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Old 6th September 2008, 05:46 PM   #21
matejS is offline matejS  Slovenia
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With Rs<60ohm, I meant R1 (and also consequently Rs). Ideally R1 should equal Rs (output impedance of circuit connected to Vin), to have some noise cancellation. And both should be as low as possible.

Please correct me, if I am wrong.
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Old 6th September 2008, 06:05 PM   #22
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Don't worry too much about matching impedance, BUT keep R1 LOW! 10 ohms is best here, but 30 ohms or so isn't too bad.
Remember, you don't necessarily want to measure 1/f noise below 100 Hz, so you might still use a cap in series with R1 to remove ultra low frequency noise, that will just make your meter flutter. Second, you should put an input resistor on the positive input that connects to ground. This is just good practice. 50K-100K should be OK. It will NOT add any extra noise as it is in PARALLEL, and not in series with the input as long as the source being measured is of low value in output impedance. Third you should keep the 1500pf or so across the main feedback cap, to reduce the bandwidth, or else you will just measure the ultrasonic stuff.
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Old 6th September 2008, 07:10 PM   #23
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Quote:
Originally posted by jackinnj
In case you were wondering:

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Thanks, I'll see how this looks. My actual measurements were very optimistic on 1/f noise. Good duals are very hard to find these days and I wanted to show something in the ballpark of $1-2 in parts. The op-amps are not critical except the headroom issues on the one that sops up the common mode signal.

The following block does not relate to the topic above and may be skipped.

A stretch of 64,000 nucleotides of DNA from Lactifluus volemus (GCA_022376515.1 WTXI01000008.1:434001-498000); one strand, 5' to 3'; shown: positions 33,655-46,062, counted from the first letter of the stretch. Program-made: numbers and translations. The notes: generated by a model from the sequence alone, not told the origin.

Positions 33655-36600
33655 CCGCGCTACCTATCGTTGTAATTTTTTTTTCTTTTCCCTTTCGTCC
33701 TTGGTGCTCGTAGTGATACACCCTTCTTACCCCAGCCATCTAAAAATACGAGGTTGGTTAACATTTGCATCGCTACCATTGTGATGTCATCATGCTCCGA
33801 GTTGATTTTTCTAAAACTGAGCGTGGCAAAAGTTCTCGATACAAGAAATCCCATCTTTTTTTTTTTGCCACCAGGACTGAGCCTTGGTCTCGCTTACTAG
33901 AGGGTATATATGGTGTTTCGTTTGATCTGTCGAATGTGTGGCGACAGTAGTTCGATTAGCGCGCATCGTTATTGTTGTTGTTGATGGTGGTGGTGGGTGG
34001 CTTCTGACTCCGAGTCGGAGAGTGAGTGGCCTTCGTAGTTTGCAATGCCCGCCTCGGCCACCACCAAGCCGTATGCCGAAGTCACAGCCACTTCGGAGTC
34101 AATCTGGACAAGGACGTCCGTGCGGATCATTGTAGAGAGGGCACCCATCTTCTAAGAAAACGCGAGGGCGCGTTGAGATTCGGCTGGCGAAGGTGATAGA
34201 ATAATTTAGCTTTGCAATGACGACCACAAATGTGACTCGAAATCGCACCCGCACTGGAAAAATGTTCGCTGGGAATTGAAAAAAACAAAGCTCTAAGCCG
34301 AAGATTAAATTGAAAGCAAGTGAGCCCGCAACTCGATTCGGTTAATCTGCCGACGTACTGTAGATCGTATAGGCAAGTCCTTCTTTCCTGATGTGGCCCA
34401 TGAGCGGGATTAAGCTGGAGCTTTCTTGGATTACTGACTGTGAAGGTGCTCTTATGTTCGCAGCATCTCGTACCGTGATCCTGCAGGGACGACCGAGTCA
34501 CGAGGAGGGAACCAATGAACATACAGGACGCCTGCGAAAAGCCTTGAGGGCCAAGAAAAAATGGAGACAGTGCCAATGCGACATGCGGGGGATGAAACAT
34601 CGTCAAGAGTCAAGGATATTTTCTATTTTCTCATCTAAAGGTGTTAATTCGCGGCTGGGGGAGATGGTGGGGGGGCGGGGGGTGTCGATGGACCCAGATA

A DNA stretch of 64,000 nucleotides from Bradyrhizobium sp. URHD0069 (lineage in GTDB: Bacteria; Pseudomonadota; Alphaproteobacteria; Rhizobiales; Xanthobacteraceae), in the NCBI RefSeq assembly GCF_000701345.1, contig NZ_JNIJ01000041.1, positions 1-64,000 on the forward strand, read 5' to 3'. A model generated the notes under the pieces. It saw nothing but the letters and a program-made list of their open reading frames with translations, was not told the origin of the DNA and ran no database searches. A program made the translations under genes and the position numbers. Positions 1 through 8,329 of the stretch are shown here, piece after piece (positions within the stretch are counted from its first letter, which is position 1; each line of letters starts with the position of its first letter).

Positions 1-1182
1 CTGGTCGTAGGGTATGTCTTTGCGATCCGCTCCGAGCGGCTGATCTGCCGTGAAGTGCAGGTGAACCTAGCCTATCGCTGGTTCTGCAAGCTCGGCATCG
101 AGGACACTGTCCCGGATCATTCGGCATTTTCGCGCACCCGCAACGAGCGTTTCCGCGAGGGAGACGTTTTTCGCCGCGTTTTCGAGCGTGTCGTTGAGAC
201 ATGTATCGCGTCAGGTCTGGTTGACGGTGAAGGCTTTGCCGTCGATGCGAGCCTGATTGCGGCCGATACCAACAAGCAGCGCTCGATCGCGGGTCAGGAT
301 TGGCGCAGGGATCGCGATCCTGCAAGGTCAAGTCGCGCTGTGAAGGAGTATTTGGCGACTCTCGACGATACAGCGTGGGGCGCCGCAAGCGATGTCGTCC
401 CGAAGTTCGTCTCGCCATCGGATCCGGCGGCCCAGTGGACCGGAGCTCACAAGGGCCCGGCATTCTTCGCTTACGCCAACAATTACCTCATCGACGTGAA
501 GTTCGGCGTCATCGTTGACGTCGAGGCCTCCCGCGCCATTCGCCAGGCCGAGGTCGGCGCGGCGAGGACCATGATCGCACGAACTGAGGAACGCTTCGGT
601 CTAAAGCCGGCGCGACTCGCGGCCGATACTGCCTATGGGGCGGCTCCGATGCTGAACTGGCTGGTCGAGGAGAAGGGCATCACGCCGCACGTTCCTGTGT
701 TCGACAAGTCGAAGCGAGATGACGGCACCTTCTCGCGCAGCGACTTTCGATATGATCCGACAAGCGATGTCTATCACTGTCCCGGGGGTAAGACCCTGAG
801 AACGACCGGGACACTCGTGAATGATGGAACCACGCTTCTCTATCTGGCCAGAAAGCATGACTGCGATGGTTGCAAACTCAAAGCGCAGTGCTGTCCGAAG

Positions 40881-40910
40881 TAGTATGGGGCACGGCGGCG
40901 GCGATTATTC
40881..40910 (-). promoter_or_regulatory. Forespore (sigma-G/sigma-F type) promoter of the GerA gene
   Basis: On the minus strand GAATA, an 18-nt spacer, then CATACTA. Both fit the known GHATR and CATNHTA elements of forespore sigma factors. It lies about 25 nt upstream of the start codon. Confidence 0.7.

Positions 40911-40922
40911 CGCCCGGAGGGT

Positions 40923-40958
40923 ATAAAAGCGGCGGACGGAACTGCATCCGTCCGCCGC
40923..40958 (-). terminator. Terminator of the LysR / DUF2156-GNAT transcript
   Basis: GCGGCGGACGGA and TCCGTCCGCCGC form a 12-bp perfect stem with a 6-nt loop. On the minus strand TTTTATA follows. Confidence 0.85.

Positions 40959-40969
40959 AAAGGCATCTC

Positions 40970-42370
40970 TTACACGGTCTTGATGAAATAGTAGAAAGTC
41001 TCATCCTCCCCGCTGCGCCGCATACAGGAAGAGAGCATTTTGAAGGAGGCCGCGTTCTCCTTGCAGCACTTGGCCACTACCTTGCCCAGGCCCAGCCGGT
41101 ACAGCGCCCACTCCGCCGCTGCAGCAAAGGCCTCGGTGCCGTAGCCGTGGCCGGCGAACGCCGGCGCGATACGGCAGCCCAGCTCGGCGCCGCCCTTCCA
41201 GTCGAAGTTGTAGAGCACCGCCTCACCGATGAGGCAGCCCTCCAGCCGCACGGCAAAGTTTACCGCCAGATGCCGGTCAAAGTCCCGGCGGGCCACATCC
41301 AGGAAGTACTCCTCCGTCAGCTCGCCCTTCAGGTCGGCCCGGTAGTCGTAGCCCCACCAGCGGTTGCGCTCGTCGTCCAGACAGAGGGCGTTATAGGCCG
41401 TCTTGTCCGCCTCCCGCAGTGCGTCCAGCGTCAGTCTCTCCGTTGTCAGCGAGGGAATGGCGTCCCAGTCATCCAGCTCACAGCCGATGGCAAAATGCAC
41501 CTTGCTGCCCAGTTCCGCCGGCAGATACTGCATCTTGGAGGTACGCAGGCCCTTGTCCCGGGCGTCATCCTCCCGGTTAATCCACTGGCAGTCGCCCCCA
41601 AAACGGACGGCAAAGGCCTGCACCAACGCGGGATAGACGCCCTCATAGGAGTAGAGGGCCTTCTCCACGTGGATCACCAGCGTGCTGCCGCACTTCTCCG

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Old 7th September 2008, 01:10 AM   #24
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MateJs, don't get confused between matching and low noise design. They are different things. Use the positive input of the IC op amp as the real input. Keep R1 low in value.
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Old 7th September 2008, 08:56 AM   #25
matejS is offline matejS  Slovenia
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Hi!

I have something like this in my mind (PSU bypassing omitted).
First opamp (AD797, LT1028) is gain of 330 w/ low pass filter. I've added second stage so that I could easily make an high pass filter.
For second stage there is no need for an low noise opamp.
I am going to use rotary switches to switch between different LP/gains.

This simple circuit should work nicely. I hope I haven't miss anything.
Thanks for all the tips

Cheers,
Matej
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Old 7th September 2008, 12:37 PM   #26
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That 1 Meg input resistor is problematic if you AC couple the input. You get 330X1000000XIbias offset at the first amp, I don't remember the worst case Ibias on these amps but it might rail the output.
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Old 7th September 2008, 05:39 PM   #27
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Default Measuring 1/F noise

I have an HP35670 -- but can't find the software anywhere -- at any rate here is a nice, jointly authored article on measuring 1/f noise.

http://www.elanix.com/pdf/1overf_Noise.pdf
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Old 7th September 2008, 07:41 PM   #28
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MateJS, you are close, but it might be useful to put a series electrolytic cap in series with R1, maybe 1000 uf, but it not be too large, because it can have a very low voltage rating. This will help the potential offset, and remove any extreme 1/f from the test. Extreme gain may not be useful, because you will still have a measurable noise floor, due to still having a relatively wide bandwidth. Scott is also right about the 1meg. Only fet input stages can get away with that easily. 50K should be OK. This is what I use with the AD797(s) in my Sound Tech analyzer.
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Old 8th September 2008, 04:18 AM   #29
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i just realized im looking right at an excellent noise measuring device..... my PC.
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Old 8th September 2008, 01:37 PM   #30
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Default Re: Measuring 1/F noise

Quote:
Originally posted by jackinnj
I have an HP35670 -- but can't find the software anywhere -- at any rate here is a nice, jointly authored article on measuring 1/f noise.

http://www.elanix.com/pdf/1overf_Noise.pdf
I once went down to 11 micro-Hz with one of those characterizing current noise.
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